This article was originally published on Ecosystem Marketplace.
“…For nearly two hundred years, City residents depended on upstate communities to contribute to the largest unfiltered water system in the world. The City’s watershed spans nearly 2000-square-miles, an area roughly the size of the state of Delaware, with a labyrinth of 19 reservoirs and aqueducts cutting across nine counties to provide 1.2 billion gallons of drinking water daily to 9 million New Yorkers.
Having invested heavily in this delivery system, New Yorkers appreciated their water, once considered the purest in the nation. But when the federal government adopted the Safe Drinking Water Act mandating that all major surface-water systems filter their water or prove they could protect the watershed producing it, New Yorkers also began valuing the upstate watershed from where it came.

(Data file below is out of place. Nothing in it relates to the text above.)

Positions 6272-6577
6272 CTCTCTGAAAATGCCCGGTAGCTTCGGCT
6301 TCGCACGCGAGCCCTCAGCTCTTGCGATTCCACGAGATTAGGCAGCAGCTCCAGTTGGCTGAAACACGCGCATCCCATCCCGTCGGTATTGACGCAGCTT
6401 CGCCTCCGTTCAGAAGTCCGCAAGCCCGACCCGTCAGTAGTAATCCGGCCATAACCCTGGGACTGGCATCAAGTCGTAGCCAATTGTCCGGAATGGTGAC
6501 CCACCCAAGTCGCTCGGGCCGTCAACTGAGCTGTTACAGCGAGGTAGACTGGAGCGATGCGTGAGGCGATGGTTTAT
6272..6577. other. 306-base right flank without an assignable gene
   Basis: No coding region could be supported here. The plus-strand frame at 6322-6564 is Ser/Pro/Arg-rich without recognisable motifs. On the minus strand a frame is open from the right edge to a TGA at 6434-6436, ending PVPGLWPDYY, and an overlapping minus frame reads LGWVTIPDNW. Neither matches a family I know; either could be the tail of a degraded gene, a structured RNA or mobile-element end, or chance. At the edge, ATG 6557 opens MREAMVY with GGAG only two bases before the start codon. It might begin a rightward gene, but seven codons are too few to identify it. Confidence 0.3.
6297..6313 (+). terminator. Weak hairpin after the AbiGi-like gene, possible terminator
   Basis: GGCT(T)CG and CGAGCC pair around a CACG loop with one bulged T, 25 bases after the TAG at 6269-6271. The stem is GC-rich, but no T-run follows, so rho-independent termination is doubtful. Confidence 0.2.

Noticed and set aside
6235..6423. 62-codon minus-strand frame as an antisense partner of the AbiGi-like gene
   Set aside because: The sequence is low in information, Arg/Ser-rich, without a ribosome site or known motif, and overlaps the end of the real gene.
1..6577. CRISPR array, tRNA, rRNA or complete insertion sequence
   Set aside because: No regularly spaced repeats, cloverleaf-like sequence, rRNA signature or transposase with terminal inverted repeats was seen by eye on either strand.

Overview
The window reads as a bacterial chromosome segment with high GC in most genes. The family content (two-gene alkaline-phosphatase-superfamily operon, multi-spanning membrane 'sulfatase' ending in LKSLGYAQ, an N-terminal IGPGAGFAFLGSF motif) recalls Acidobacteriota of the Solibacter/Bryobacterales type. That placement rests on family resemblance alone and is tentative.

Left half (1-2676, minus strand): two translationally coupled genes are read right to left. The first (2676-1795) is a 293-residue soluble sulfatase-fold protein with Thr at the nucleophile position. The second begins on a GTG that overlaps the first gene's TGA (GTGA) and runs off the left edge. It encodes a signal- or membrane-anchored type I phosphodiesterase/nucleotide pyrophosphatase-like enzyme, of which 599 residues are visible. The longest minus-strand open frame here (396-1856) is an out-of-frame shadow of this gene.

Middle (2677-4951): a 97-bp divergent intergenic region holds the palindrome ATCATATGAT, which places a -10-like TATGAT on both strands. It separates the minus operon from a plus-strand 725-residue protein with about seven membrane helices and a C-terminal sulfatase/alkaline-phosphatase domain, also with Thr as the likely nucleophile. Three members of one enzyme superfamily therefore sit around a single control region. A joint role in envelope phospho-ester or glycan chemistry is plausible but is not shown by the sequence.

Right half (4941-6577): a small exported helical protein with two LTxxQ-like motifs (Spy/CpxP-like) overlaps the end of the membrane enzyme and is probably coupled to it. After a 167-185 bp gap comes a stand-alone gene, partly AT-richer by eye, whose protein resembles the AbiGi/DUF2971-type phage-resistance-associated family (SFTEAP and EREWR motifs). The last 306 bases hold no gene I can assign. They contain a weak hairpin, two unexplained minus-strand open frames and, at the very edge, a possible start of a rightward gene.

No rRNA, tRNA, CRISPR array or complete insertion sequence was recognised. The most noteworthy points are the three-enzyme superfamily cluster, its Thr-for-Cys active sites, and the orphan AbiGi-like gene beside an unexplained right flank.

A filtration plant large enough to clean the City’s water supply would cost between $8-$10 billion in today’s dollars, approximately $6 billion to build and another $250 million annually to maintain. Preserving the watershed, conversely, was estimated at $1.5 billion, just over a dime invested on ecological preservation for every dollar that would have been spent on a filtration plant…”
Read on at: Ecosystem Marketplace.